Ancient light illuminates matter that fuels galaxy formation

Using light from the Big Bang, an international team led by Cornell University and the U.S. Department of Energy's Lawrence Berkeley National Laboratory has begun to unveil the material which fuels galaxy formation.

Will this solve the mystery of the expansion of the universe?

The universe was created by a giant bang; the Big Bang 13.8 billion years ago, and then it started to expand. The expansion is ongoing: it is still being stretched out in all directions like a balloon being inflated.

New metamaterials for studying the oldest light in the universe

The cosmic microwave background, or CMB, is the electromagnetic echo of the Big Bang, radiation that has been traveling through space and time since the very first atoms were born 380,000 years after our universe began. Mapping ...

Metamaterial tiles boost sensitivity of large telescopes

A multi-institutional group of researchers has developed new metamaterial tiles that will help improve the sensitivity of telescopes being built at the preeminent Simons Observatory in Chile. The tiles have been incorporated ...

A new way to look for gravitational waves

In a paper published today in Physical Review Letters, Valerie Domcke of CERN and Camilo Garcia-Cely of DESY report on a new technique to search for gravitational waves—the ripples in the fabric of spacetime that were first ...

The uncertainties in measuring cosmic expansion

Ninety years after Edwin Hubble discovered the systematic motions of galaxies and George Lemaitre explained them as cosmic expansion from a point using Einstein's equations of relativity, observational cosmology today is ...

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Cosmic microwave background radiation

In cosmology, cosmic microwave background (CMB) radiation (also CMBR, CBR, MBR, and relic radiation) is a form of electromagnetic radiation filling the universe. With a traditional optical telescope, the space between stars and galaxies (the background) is pitch black. But with a radio telescope, there is a faint background glow, almost exactly the same in all directions, that is not associated with any star, galaxy, or other object. This glow is strongest in the microwave region of the radio spectrum, hence the name cosmic microwave background radiation. The CMB's discovery in 1964 by radio astronomers Arno Penzias and Robert Wilson was the culmination of work initiated in the 1940s, and earned them the 1978 Nobel Prize.

The CMBR is well explained by the Big Bang model – when the universe was young, before the formation of stars and planets, it was smaller, much hotter, and filled with a uniform glow from its white-hot fog of hydrogen plasma. According to the model, the radiation from the sky we measure today comes from a spherical surface called the surface of last scattering. As the universe expanded, both the plasma and the radiation filling it grew cooler. When the universe cooled enough, stable atoms could form. These atoms could no longer absorb the thermal radiation, and the universe became transparent instead of being an opaque fog. The photons that were around at that time have been propagating ever since, though growing fainter and less energetic, since the exact same photons fill a larger and larger universe. This is the source for the term relic radiation, another name for the CMBR.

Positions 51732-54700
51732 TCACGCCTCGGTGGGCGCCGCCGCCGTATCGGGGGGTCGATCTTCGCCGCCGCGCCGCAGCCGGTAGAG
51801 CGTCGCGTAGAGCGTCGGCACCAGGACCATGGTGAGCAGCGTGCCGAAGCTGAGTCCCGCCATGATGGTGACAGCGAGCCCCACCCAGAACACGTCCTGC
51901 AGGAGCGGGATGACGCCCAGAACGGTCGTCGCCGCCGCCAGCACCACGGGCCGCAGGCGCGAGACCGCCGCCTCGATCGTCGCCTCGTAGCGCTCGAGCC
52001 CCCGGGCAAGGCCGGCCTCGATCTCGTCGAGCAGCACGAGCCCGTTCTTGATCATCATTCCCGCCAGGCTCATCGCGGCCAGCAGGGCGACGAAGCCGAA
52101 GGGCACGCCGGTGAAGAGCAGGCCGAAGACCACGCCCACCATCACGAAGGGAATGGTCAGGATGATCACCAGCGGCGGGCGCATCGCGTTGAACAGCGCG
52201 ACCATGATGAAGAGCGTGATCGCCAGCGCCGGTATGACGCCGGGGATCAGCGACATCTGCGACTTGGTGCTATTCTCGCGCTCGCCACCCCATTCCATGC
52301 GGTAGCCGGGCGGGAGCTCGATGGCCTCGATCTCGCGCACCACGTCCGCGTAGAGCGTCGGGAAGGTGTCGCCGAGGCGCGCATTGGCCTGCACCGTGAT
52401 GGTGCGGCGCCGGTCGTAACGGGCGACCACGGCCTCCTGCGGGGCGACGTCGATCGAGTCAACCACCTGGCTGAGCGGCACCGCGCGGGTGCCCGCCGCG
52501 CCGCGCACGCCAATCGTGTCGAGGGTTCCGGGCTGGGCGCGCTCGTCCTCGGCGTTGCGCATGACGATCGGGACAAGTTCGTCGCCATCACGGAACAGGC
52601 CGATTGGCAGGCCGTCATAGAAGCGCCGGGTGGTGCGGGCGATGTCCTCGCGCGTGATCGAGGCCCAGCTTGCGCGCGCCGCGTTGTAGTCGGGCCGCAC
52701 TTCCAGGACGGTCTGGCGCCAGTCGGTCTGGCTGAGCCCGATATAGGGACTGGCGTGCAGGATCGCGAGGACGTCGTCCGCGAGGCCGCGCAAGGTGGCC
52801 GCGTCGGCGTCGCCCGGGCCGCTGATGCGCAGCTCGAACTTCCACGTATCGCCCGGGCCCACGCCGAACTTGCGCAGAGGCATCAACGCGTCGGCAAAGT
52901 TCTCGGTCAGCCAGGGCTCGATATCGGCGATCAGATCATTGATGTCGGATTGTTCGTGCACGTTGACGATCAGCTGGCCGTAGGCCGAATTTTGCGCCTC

Precise measurements of cosmic background radiation are critical to cosmology, since any proposed model of the universe must explain this radiation. The CMBR has a thermal black body spectrum at a temperature of 2.725 K, thus the spectrum peaks in the microwave range frequency of 160.2 GHz, corresponding to a 1.9 mm wavelength. The glow is almost but not quite uniform in all directions, and shows a very specific pattern equal to that expected if the inherent randomness of a red-hot gas is blown up to the size of the universe. In particular, the spatial power spectrum (how much difference is observed versus how far apart the regions are on the sky) contains small anisotropies, or irregularities, which vary with the size of the region examined. They have been measured in detail, and match what would be expected if small thermal fluctuations had expanded to the size of the observable space we can detect today. This is still a very active field of study, with scientists seeking both better data (for example, the Planck spacecraft ) and better interpretations of the initial conditions of expansion.

Although many different processes might produce the general form of a black body spectrum, no model other than the Big Bang has yet explained the fluctuations. As a result, most cosmologists consider the Big Bang model of the universe to be the best explanation for the CMBR.

This text uses material from Wikipedia, licensed under CC BY-SA